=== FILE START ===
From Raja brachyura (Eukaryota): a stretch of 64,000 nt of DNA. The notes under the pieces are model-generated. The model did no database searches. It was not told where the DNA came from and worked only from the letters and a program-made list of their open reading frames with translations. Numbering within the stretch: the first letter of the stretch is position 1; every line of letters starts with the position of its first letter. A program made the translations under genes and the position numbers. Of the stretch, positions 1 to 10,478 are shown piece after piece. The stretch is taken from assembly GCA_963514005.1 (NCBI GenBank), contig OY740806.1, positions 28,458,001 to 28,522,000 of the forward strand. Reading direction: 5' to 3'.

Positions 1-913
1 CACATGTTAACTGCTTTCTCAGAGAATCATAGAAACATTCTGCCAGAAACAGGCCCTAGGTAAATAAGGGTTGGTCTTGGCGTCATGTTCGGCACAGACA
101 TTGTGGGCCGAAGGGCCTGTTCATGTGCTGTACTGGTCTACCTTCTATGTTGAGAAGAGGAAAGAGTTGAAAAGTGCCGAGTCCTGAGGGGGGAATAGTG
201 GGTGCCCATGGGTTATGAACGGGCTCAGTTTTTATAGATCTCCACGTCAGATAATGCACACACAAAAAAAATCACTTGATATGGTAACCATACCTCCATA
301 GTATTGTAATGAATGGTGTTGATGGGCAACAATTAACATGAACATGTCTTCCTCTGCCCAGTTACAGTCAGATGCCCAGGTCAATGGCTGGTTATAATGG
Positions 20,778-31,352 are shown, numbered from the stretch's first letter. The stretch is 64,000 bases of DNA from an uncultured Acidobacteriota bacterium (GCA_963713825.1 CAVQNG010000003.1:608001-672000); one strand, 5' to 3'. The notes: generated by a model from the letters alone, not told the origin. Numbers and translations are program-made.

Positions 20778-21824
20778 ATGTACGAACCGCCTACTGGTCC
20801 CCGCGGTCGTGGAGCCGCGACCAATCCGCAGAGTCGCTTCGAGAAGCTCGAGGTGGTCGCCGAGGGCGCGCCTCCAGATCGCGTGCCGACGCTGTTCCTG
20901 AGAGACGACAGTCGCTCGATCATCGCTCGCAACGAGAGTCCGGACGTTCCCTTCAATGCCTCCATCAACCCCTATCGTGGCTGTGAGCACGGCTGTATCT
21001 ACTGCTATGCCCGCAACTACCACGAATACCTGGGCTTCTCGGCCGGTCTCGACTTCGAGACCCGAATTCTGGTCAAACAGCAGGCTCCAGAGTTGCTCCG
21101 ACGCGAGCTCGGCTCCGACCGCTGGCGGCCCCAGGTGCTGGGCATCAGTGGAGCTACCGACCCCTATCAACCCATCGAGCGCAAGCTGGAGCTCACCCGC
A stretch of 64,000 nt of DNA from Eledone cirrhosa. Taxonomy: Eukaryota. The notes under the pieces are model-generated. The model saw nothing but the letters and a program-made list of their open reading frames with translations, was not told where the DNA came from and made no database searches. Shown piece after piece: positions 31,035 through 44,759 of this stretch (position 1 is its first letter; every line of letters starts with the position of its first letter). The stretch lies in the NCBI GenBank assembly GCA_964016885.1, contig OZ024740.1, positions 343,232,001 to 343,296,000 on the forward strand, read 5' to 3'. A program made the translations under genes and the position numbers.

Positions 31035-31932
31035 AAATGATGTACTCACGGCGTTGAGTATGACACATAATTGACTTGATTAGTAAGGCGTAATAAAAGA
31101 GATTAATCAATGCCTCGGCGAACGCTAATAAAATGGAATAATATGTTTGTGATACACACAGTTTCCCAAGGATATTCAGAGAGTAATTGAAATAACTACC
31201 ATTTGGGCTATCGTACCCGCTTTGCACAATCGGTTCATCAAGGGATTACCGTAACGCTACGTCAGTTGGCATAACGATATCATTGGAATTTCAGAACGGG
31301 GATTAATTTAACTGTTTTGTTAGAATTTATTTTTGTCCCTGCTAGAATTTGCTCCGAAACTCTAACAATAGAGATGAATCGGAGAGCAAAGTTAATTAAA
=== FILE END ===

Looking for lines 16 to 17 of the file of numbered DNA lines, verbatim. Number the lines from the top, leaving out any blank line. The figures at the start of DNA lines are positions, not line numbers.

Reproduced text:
31035 AAATGATGTACTCACGGCGTTGAGTATGACACATAATTGACTTGATTAGTAAGGCGTAATAAAAGA
31101 GATTAATCAATGCCTCGGCGAACGCTAATAAAATGGAATAATATGTTTGTGATACACACAGTTTCCCAAGGATATTCAGAGAGTAATTGAAATAACTACC